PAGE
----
Setting the Master Plan for the Year Ahead

Posted 10/11/17 by Deborah Breunig in Healthcare

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Autumn is well underway. While students across the country are back to school, families have resumed their usual schedules, and the leaves are changing colors, the healthcare industry is busy with year-end wrap up along with strategic planning for 2018 and beyond.

I had the honor to attend the Healthcare Design Forum, held in Cape Neddick Maine, September 6-8. This event gathered thought leaders from the industry including the Healthcare Design editorial team and advisory board with the goal to inspire and challenge new ways of looking at the healthcare design industry.

The highly interactive, deep-thinking sessions blended practical takeaways with bigger-picture concepts to effect real change. The group was challenged to look at real time issues from intriguing new angles. 

Each keynote speaker and every activity challenged us to think differently. The debates were spirited and the discussions, lively.

Here are a few speaker highlights from this extraordinary event, along with some takeaway challenges to help inspire your own out-of-the-box thinking and 2018 planning.
  • Pagan Kennedy, award-winning journalist, New York Times contributor and author of 11 books. Kennedy has conducted exhaustive research into “hidden in plain sight” inventions. She shared excerpts from her New York Times column, “Who Made That” to illustrate how discoveries and inventions happen. The big message was, things that are obvious to us now, many times were not always apparent. Some fun examples she shared included the evolution of luggage. The roller boards we all use today are commonplace, remember when luggage did not have wheels and had to be carried? How about the design and development of the sippy cup invented by a mechanical engineer/dad dealing with daily spills! When people experience a challenge every day, it makes them intensely creative!

The takeaway challenge: Propose a product that solves a problem that doesn’t exist or at least hasn’t been identified yet. For example, with aging Baby Boomers, what problem will exist in 10 years from now that doesn’t exist today? What would you invent to solve it?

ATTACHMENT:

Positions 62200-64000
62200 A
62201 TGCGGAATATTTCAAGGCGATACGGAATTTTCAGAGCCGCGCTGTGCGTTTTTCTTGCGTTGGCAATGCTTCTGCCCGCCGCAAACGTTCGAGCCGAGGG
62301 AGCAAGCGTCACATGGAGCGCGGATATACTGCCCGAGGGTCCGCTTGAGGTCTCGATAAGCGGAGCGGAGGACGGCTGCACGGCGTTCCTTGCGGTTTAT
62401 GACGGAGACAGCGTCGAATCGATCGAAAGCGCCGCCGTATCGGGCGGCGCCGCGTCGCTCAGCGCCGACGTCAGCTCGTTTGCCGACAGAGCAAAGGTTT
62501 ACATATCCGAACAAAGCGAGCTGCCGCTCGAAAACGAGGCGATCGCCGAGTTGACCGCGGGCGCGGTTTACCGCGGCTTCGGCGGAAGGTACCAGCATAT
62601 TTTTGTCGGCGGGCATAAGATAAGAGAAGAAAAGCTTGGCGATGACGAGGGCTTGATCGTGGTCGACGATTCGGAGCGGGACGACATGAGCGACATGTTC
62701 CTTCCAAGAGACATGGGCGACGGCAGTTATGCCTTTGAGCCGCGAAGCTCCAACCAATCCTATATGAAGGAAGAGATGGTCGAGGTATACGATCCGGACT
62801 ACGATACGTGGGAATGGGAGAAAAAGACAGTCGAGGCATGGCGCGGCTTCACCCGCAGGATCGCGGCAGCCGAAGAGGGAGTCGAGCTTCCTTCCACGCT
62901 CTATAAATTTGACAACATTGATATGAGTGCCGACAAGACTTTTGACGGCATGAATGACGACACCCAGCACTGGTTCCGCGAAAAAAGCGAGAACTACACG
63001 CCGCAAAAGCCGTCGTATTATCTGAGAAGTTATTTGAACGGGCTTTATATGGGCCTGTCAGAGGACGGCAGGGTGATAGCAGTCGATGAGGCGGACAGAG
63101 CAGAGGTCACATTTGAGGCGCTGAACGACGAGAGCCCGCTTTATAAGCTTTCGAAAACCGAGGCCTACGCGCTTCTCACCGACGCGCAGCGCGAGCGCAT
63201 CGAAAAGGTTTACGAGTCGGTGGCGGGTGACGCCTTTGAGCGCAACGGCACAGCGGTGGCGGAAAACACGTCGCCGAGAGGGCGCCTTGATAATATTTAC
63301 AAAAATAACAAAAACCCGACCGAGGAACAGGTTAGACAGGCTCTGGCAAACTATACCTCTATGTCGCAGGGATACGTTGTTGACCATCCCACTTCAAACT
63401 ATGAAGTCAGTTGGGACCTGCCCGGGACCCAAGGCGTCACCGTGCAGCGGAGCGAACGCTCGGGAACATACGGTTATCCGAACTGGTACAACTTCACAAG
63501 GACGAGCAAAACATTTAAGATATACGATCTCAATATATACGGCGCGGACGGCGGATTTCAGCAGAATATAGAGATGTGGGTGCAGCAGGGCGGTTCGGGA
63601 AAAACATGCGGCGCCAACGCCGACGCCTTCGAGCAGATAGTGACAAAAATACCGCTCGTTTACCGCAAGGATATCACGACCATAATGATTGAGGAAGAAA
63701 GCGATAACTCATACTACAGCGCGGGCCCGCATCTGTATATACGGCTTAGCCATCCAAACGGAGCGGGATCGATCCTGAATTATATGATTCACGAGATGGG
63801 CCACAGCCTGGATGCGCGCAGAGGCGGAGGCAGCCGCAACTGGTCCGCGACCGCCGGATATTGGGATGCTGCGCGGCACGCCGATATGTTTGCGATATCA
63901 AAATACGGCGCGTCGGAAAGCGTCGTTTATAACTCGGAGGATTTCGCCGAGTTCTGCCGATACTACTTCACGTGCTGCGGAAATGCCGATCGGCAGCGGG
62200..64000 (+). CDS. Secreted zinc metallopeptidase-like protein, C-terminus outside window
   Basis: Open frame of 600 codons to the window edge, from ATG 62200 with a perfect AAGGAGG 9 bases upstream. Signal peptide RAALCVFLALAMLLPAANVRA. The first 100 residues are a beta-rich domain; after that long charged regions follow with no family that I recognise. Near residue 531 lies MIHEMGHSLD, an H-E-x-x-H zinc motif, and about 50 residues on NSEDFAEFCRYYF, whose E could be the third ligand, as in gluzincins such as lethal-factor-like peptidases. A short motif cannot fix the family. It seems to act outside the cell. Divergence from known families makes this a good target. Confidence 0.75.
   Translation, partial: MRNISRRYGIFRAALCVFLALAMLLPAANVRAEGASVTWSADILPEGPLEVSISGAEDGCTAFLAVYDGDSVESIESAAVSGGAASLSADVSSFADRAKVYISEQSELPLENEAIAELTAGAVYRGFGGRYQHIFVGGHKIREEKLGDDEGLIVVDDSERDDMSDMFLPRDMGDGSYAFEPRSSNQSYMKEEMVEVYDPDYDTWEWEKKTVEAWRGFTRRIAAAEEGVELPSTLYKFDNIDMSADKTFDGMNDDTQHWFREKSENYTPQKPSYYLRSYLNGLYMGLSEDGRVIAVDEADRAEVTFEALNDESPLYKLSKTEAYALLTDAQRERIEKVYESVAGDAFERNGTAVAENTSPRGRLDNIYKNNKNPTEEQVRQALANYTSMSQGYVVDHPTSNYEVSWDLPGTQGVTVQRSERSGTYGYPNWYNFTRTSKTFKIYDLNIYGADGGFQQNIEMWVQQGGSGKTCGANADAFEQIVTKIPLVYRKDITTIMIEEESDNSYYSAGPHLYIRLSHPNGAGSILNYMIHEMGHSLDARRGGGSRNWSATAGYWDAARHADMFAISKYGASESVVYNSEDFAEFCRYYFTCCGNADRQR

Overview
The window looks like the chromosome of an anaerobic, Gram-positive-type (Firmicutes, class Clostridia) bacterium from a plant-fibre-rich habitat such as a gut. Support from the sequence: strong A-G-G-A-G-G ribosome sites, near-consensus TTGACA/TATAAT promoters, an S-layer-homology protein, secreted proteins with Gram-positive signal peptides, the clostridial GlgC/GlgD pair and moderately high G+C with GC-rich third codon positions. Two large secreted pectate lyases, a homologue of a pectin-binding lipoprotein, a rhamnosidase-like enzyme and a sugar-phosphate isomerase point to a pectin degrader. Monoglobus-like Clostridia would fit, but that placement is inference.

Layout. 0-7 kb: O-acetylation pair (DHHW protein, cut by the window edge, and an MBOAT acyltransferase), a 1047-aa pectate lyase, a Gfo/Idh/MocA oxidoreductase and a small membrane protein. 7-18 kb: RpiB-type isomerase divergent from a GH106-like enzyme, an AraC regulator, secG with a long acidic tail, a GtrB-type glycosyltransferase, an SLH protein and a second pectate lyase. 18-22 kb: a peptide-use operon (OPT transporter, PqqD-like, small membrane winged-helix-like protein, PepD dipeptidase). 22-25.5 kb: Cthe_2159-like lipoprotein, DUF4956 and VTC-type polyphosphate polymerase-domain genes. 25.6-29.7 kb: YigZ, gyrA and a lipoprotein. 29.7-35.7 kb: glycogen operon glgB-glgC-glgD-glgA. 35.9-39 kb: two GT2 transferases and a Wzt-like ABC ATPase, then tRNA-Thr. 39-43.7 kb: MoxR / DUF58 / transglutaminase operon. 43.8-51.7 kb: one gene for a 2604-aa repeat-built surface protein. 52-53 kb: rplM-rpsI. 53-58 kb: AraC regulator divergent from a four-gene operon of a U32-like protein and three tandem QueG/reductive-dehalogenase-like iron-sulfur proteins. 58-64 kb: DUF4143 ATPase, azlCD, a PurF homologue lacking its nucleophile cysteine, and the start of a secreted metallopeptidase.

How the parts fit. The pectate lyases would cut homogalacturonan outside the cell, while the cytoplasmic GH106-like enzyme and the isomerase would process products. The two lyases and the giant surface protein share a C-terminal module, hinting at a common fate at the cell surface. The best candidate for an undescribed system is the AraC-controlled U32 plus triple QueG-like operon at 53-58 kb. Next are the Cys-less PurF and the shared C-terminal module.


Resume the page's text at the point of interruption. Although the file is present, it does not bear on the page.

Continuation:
• Chris Rockwell, CEO, Lextant, whose “human experience” firm uses design research to identify what people want and need. Although the patient experience is not a new concept, how best to create it is still a work in progress. Especially as the age of the empowered patient meets an often-fragmented, patient-care journey. Rockwell offered insights into how each and every design decision, and the sum of all interactions results in an experience. And that ideal experiences are those that look beyond today and are inspirational and actionable.

The takeaway challenge: To create a better patient experience, translate emotion, align stakeholders (all of them), and eliminate ambiguity and unpredictability at all patient touchpoints. Then measure design outcomes against the desired experience.

  • Martin Kastner, Founder and Designer, Crucial Detail, an award-winning design studio working at the forefront of fine dining. Kastner has collaborated with the world’s best chefs, exploring the synergy of food and design. Taking attendees out of the healthcare element, he immersed the audience in an entirely different design world. Kastner offered glimpses into the creative process behind the extraordinary serviceware designed for renowned chef Grant Achatz and his Chicago restaurants, Alinea and Next.

The takeaway challenge:  How would you go about reconsidering ordinary materials and retooling simple tools of daily living?

The culmination and an additional highlight of the forum was honoring The HCD 10 at an awards dinner—all are stars in our industry. Click to view the winners.

I am always humbled by the knowledge, passion, and camaraderie that this group of leaders brings to the industry. I hope these shared ideas and KI solutions will help kick off a few bright ideas in your upcoming planning sessions. 


Deborah Breunig

About the author: Deborah Breunig

Vice President of A&D Marketing As Vice President of A&D Marketing, Deborah is responsible for building and nurturing relationships with significant influencers and decision-makers throughout the Architectural and Design community. Deborah has been a key marketing contributor to KI for more than 20 years. She most recently served as Vice President of Sales and Marketing – Healthcare. She is responsible for all aspects of A&D strategy; including business development and execution of strategic business and marketing plans. Deborah holds a bachelor’s degree in nursing (BSN) from Bellin College of Nursing and an EMBA from the University of Wisconsin-Madison. She is a licensed registered nurse in the state of Wisconsin and an Evidence-Based Design Accredited Professional (EDAC) with the Center for Health Design.